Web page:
I'm an adult now, please stop advertising to me-20-years-ago.

(Almost kept Star Wars: Force Unleashed, but while it was a mature theme, the mechanics relied on childish button mashing....)

Comment: Re:Put the damn thing in neutral! (Score 2, Informative) 1146

by Nakarti (#29978858) Attached to: Toyotas Suddenly Accelerate; Owners Up In Arms

Seriously, when my shoe got wedged between the dash and accelerator, the FIRST thing I did was hit the clutch, the second thing I did was shift into neutral so I could slow down, and the third thing I did was unwedge my damned shoe!
I think there was an itch on the top of my foot or something, but I learned to be more careful of where my feet were in that car.

I'd been a manual transmission driver for 5 years at the time. Did I waste time thinking about it? NO! My instinct when I need emergency slowdown is hit the clutch. My instinct when I need precise braking is to go into neutral. I don't need to think about those anymore because I spent enough time thinking about them so I could drive at all.

Comment: Old flexATX mobo rebuild! (Score 1) 697

by Nakarti (#29868707) Attached to: Low-Power Home Linux Server?

Mine is a custom construct case, but any atx-based case will do for the old Gateway flexATX or similar ITX boards.
I had a 900Mhz PIII on a reclaimed Gateway flexatx with 512sdRAM and a sata controller with 5400rpm 500GB drive, with an old dell sff power supply, 50 watts.
I have not metered the rebuild(1u server PSU, itx board, 1.2Ghz) but I imagine it's around the same power.

IOW: Don't forget the old low-power hardware can still max out 100Mb networks.

Comment: Re:Is Price Consistency An Issue? (Score 1) 107

by Nakarti (#29759929) Attached to: Improving the PlayStation Store

That's a terrible analogy!
Of course the price of one game can be different from another!
  A much better analogy is: Game prices(shh) at Walmart.(I work near one(A), my mom lives next to another(B), and my wife works near a third(C).)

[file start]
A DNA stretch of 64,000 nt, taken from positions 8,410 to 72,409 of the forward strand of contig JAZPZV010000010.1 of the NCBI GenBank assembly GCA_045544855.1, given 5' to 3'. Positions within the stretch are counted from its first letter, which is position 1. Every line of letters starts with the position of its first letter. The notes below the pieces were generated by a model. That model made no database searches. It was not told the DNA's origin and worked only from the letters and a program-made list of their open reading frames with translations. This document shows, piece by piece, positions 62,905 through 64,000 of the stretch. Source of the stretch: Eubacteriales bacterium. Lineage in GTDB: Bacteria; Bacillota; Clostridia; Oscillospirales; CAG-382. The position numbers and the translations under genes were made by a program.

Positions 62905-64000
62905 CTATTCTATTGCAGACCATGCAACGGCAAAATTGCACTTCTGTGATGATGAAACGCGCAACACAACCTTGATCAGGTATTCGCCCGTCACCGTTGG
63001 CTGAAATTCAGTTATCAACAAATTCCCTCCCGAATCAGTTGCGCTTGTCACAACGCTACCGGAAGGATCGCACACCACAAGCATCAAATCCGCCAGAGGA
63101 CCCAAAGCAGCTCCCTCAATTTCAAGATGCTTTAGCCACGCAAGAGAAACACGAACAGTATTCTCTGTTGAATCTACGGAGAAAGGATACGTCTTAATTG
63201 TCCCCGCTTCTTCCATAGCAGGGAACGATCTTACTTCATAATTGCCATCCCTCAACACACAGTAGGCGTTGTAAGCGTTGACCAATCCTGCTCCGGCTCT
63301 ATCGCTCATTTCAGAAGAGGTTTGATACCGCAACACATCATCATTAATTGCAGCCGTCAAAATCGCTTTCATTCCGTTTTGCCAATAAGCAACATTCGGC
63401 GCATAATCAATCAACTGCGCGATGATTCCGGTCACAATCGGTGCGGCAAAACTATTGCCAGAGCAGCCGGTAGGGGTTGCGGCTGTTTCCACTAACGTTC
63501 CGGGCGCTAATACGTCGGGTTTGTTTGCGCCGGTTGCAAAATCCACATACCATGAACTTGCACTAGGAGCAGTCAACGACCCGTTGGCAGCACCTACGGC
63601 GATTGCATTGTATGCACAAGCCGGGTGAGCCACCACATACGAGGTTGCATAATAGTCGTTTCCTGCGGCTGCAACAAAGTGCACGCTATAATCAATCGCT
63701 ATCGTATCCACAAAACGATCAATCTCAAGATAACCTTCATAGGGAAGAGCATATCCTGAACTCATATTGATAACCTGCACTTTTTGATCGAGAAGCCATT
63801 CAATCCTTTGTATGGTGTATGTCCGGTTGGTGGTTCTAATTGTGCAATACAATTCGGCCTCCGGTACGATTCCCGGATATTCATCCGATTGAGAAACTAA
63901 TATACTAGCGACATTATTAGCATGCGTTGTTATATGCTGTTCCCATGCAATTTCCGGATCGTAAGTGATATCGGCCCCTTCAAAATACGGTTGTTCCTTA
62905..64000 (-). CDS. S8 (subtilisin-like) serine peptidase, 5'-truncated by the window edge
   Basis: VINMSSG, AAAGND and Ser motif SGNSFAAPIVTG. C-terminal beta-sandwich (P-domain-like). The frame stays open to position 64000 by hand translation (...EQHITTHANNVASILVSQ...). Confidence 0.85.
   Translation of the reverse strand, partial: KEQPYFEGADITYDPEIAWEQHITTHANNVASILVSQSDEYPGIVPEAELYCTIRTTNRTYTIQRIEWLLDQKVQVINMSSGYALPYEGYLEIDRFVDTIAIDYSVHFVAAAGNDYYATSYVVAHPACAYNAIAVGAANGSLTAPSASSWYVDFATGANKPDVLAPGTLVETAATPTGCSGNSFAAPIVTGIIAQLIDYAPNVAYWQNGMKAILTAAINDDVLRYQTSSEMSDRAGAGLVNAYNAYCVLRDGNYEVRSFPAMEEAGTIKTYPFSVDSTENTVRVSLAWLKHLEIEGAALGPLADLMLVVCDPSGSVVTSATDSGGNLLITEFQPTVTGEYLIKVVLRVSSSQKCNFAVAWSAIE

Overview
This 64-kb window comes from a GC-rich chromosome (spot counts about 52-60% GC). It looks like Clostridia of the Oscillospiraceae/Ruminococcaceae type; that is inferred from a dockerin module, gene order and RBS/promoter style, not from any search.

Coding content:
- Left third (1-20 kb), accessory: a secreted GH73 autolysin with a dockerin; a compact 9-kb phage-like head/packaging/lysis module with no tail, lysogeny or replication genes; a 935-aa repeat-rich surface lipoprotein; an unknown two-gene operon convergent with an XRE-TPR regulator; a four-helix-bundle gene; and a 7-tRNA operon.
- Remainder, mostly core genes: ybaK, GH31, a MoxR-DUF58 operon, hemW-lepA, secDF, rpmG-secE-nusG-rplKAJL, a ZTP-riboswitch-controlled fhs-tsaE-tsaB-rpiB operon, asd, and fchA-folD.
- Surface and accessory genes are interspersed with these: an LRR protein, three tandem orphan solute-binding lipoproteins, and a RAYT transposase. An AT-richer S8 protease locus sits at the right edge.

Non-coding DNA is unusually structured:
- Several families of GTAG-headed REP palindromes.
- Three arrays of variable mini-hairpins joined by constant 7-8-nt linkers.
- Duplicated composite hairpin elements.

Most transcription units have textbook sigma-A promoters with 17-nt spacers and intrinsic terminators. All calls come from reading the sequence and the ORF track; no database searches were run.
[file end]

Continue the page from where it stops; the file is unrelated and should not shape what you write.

I can go to A, mention that Final Fantasy IV is $29, $5 less online(Walmart.com), if I could get that price now, I'd buy it. They match Walmart.com.
I can go to B, mention that Final Fantasy IV is $29 online, and they remind me it's the same price there!
I can go to C, mention that Final Fantasy IV is $29, or $10 less online, and they say "Sorry, we don't match walmart.com at this store." I say "Walmart doesn't match Walmart's prices, but they will match somebody elses?" he says, "Umm, yeah." I say, "Well I'll buy it here, start playing it, order it online for less, and return it here for the higher price, right? Package, UPC, and other stuff you guys check match, so should be no problem," he says "But the serial number has to match," I point out, "No serial number on the package, it doesn't matter," he says, "I guess so."

So I did, only sad part was the online one had different artwork, and it shoplifter-beeped on the way into the store.

Comment: I'm so glad I grew up around an engineer... (Score 1) 484

by Nakarti (#29241911) Attached to: Solar Roadways Get DoT Funding

It's always a wonder when some entrepeneur says something stupid like "it would only take 25,000 square miles of road to power the US three times over" without doing the basic f-ing math and realizing(considering a road width of 28 feet) that is over FOUR MILLION MILES of road!

It's a great idea. It would be cool if all the roads were replaced with it, wonderful if it really held up to the 2 feet of snow and 20 degrees below weather some places get. But it would have to replace a hell of a lot of road to approach the numbers in the article. Even if you say six lanes, that's still over a million miles of road to replace!

10 to the minus 6th power Movie = 1 Microfilm